Opening number: The women are wearing white nightgowns and have Pinterest hair. The men are wearing white suits. Nobody's wearing shoes, and they're dancing to an extremely overwrought version of "The Wind Beneath My Wings." Not my favorite routine ever on this show.

Your final four are Jessica Richens, Valerie Rockey, Zack Everhart, Jr. and Ricky Ubeda.

Travis Wall did the opening number, which is why the men were touching each other in a possibly non-platonic way. He's just about the only choreographer they let get away with that.

Jesse Tyler Ferguson joins Nigel Lythgoe and Mary Murphy to make up tonight's judges panel. He and Cat Deeley adorably flirt with each other.

Ricky and Valerie are up first with an African jazz routine. White people doing African jazz always makes me a little nervous -- especially when they're costumed in "native garb," like these two are. The routine itself is interesting, though. Sean Cheeseman gave them an extremely challenging routine with some interesting, almost gymnastic-like moves in it.

Nigel says he's "breathless" from watching it, because of the stamina and energy required. Mary uses the word "animalistic," which also makes me nervous. Jesse Tyler Ferguson starts his critique by saying he's glad to be here tonight because, "African jazz is the style I trained in."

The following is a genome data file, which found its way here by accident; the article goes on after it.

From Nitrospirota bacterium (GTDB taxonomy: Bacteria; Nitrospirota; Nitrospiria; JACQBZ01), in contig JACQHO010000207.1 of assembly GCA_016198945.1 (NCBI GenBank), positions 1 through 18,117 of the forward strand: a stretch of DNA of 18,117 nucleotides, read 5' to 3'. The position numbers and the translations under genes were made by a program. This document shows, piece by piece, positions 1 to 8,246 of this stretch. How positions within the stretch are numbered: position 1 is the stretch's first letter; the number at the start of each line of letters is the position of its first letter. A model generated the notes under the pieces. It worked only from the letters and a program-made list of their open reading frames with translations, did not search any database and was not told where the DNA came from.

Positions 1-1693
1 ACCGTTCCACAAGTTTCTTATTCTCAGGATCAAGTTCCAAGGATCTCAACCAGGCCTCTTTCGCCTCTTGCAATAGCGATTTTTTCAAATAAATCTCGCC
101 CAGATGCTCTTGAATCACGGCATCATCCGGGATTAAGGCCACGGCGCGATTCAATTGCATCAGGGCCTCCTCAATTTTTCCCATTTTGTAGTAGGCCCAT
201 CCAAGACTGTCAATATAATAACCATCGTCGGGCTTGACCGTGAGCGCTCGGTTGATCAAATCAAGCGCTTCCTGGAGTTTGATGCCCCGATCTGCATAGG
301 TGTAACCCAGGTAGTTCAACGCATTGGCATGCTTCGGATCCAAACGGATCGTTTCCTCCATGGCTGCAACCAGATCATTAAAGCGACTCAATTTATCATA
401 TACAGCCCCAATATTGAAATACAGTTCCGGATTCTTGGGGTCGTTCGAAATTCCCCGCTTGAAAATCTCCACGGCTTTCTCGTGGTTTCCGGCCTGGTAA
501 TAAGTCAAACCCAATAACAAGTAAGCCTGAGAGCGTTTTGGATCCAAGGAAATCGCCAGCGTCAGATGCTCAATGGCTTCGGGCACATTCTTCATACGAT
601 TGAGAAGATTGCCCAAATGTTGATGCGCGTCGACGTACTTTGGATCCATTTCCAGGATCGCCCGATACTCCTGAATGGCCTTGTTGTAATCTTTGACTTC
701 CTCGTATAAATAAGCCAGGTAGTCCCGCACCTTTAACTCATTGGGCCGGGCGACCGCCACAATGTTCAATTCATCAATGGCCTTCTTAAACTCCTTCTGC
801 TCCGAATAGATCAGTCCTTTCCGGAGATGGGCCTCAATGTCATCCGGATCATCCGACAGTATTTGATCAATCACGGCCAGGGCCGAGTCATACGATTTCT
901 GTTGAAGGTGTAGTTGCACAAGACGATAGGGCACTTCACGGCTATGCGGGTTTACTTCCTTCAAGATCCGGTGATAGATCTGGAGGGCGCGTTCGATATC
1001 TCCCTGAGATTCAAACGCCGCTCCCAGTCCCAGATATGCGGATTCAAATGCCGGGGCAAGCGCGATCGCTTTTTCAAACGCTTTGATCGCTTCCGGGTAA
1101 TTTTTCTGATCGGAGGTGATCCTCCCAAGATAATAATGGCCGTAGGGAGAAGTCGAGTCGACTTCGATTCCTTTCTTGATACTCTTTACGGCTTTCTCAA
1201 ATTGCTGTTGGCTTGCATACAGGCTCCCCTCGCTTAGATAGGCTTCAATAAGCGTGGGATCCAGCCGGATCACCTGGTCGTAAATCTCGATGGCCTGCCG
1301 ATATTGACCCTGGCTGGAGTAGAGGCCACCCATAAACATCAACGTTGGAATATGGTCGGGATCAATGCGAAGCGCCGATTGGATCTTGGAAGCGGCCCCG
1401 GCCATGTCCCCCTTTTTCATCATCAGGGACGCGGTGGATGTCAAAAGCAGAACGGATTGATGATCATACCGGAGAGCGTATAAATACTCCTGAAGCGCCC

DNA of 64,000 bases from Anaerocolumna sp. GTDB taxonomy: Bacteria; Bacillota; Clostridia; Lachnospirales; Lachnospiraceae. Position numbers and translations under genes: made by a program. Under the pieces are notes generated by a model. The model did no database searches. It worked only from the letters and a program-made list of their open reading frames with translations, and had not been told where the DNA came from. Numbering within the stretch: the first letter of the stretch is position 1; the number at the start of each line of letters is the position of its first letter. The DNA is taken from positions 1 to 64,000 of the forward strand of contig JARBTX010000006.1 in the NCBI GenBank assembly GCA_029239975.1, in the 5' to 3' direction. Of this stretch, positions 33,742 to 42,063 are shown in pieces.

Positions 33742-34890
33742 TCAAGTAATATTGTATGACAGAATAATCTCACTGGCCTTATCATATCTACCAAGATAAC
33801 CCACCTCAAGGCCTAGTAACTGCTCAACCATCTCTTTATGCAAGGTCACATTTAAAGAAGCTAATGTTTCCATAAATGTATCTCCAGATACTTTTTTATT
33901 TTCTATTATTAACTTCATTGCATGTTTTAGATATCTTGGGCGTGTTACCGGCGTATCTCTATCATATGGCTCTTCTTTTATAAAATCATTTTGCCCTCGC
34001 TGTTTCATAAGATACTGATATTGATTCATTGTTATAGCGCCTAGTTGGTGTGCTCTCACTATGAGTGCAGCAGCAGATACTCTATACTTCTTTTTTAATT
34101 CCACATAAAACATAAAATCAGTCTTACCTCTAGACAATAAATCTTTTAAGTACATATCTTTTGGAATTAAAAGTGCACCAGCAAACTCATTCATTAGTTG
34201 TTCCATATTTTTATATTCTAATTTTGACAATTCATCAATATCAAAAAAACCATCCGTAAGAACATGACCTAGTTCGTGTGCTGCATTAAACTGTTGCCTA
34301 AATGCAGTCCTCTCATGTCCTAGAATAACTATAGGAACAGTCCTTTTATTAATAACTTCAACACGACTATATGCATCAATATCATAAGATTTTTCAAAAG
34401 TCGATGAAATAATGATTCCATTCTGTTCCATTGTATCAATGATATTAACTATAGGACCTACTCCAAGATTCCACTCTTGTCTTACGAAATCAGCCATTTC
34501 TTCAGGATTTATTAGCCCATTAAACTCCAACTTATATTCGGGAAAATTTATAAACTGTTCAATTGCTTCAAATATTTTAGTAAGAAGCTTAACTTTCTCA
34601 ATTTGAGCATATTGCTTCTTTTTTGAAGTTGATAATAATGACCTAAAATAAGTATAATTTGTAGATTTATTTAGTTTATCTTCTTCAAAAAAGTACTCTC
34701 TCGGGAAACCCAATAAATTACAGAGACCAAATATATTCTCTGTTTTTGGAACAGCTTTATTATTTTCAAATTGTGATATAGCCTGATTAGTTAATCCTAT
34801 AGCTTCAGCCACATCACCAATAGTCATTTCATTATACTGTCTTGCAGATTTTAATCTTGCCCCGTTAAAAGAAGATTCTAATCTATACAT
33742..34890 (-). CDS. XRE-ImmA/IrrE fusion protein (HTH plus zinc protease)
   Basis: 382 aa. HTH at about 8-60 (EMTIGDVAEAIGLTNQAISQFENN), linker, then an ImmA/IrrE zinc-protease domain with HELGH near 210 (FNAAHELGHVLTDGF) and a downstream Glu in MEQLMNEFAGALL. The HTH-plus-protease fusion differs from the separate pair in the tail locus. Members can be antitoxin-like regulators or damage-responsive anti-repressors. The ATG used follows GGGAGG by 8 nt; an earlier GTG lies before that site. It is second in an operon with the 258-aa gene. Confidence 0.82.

Jessica and Zack get Spencer Liff for a Broadway routine that involves stairs. Jessica is a bit scared of the stairs. I can't help but remember the amazing staircase number Zack and Valerie did as tappers in the first episode. Jessica is costumed not unlike Jessica Rabbit (although because she's dancing, she gets illusion netting to prevent any accidental nudity). It's an odd routine to a song with alternating slinky-and-slow-spots and fast-and-percussive-spots.

Cat makes the Jessica Rabbit comparison immediately. Mary praises Jessica for her work on the stairs -- and mentions Jessica Rabbit again. I wonder if these kids even know who Jessica Rabbit is, given that the movie came out a good decade before they were born. Jesse thinks Jessica and Zack could hold their own on a Broadway stage tomorrow.

Zack and Valerie are paired for a Tyce D'Orio contemporary routine. Valerie comes out with a visual assistance cane, so expect a sensitive and realistic portrayal of a person with visual impairment. Just kidding: it's a prop and gives Valerie a reason to stumble with her hands in front of her like a drunk zombie. I wish these two had been given an exuberantly happy number to dance together.

Jesse says Tyce gave Valerie a challenge with the character of a blind person and she nailed it. Nigel loves that their choreographers touched on such difficult subjects. He talks about Travis' opening number and then compares tonight's "blind woman" routine to last year's "breast cancer" routine. Do I really have such a cold, black heart that I'm impervious to these "touching" routines?

Now it's time to match up Jessica and Ricky, who get a jazz routine from Ray Leeper. In rehearsals, Jessica looks like she's wearing bandages for possible a shoulder injury. This is a good routine for Ricky and his infinitely movable body, as welll as for Jessica and her showmanship skills. Still, it's one of those songs without much rise and fall, so I get a little bored with it.